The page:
The key word in any abortion discussion is "legal." Women who want to have an abortion will have the operation regardless of the law. The question is whether this simple medical procedure is performed in safe, hygienic conditions by trained professionals or in considerably less healthy circumstances which pose a danger to the women's lives and long-term health.
Roe v. Wade was supposed to settle the matter. Both sides presented arguments in a Texas case that went all the way to the U.S. Supreme Court.
The battle was fought. And the battle was won. In 1973, justices voted 7-2 in favor of a ruling that overturned state bans and legalized abortion throughout the nation. They did so on privacy grounds, saying government intervention in a woman's medical treatment was an unwarranted and improper intervention in her right to choose what happens to her body.
About 7 in 10 Americans (69 percent) oppose overturning Roe V. Wade, according to the Pew Research Center. About 3 in 10 (28 percent) would like to see it overturned. That split of public opinion has held relatively steady in recent decades.
Abortion opponents have worked hard to impose obstacles to women following through on their own choices.
In states around the nation, such groups have enlisted compliant legislators to pass laws that deliberately make it very difficult for a woman to obtain a legal abortion. Legislation has been introduced to restrict abortion to circumstances of rape, or where the woman's life is in danger. All these strategies seek to chip away at a woman's natural right to determine whether and when she bears a child.
Roadblocks like waiting periods, mandatory counseling and other restrictions reveal a concerted effort. In recent years, states have sought to insist that clinic doctors have credentials from their local hospitals and require clinics to make expensive modifications to their facilities. These latter two requirements were introduced in a Texas law in 2013, but struck down by subsequent court rulings.
Trump's speech Friday has already been dissected for its mistruths. The false comparisons with other nations were easy to reveal, just like so many of our chief executive's other dubious statements.
We simply do not need this. This country has enough problems with environmental threats, overwhelming debt, crumbling infrastructure, hunger, poverty and crime without revisiting a fight won long ago.
One person summed up the issue back in 1999.
It remains a statement with which we totally agree.
"I want to see the abortion issue removed from politics. I believe it is a personal decision that should be left to the women and their doctors."
The speaker was Donald Trump.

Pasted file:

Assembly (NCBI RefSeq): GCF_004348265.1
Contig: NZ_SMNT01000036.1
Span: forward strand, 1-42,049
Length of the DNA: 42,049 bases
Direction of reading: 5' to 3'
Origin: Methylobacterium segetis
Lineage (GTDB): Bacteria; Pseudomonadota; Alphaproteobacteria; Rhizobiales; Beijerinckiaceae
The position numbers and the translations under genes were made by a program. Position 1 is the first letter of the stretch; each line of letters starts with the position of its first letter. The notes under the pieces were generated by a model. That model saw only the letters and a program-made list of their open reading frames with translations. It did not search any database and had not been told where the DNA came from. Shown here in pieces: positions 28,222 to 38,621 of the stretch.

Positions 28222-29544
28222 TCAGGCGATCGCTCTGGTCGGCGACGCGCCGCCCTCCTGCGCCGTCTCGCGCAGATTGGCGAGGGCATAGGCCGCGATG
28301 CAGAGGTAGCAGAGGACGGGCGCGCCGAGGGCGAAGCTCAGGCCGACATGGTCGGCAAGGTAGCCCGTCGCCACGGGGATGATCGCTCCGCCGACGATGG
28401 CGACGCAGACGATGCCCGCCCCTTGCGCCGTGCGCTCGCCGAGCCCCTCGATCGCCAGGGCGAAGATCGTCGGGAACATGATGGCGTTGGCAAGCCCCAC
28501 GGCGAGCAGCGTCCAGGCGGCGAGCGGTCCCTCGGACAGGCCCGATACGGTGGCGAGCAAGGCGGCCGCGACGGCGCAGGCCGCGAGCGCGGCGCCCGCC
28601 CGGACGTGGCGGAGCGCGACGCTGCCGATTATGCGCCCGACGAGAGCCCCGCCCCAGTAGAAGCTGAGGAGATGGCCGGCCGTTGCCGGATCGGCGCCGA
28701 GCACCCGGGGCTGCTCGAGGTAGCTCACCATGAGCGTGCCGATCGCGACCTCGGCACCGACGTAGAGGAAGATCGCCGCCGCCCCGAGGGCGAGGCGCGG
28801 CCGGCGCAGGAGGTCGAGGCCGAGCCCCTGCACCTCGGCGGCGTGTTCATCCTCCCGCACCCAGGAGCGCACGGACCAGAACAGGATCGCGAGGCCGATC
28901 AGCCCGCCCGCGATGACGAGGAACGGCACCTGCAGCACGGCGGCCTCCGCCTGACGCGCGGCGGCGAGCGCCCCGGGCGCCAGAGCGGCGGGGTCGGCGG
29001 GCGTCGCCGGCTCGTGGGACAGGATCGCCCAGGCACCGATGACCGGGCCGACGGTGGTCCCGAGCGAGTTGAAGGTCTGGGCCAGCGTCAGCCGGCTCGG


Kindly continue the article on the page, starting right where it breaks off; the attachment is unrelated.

The Medford Mail Tribune, Jan. 21, on the Southern Oregon ESD compromise seeming like a good one:
The Southern Oregon Education Service District has done the right thing by agreeing to a compromise with school districts that want to limit the services they receive from it. Now it's up to the districts to accept or reject the new plan. In the process, the larger districts such as Medford need to ensure that their students receive all the services they need.
The Southern Oregon ESD, headquartered in Medford, is one of 20 statewide. SOESD serves districts in Jackson, Josephine and Klamath counties, providing special education, instructional support, and network and information technology services. ESD support is especially important to small districts that lack the resources to provide them on their own.
Larger districts, looking to squeeze as much as possible from tight budgets, reason that they can provide some services themselves for less money. SOESD receives $5.5 million for the services it provides the Medford district, for example. Medford would keep 90 percent of that money if it withdrew.
The two largest districts, Medford and Central Point, notified the SOESD in 2016 that they might pull out, but district officials wanted the ability to buy back services they still needed by paying a surcharge. The SOESD refused, and the districts stayed in for another year.
Since last fall, SOESD's 13 districts worked to draw up a new formula that would persuade the big districts to stay. Finding a compromise was important, because losing the big-district funds could threaten the services the smaller districts rely on. The most popular plan they came up with would designate an "essential core" of services every district must participate in, but allow districts flexibility on the rest.
That makes sense for the SOESD, and its board has approved the plan. It makes sense for Medford and Central Point, too, which potentially could save money by providing some services in-house.
Medford Superintendent Brian Shumate will present the proposal to the Medford School Board this week; a vote is expected next month. Two-thirds of the SOESD's districts, representing 50 percent of the total number of students, must agree to the plan before it can take effect.
The plan seems to be a good one for all concerned, as long as districts limiting their involvement maintain important services.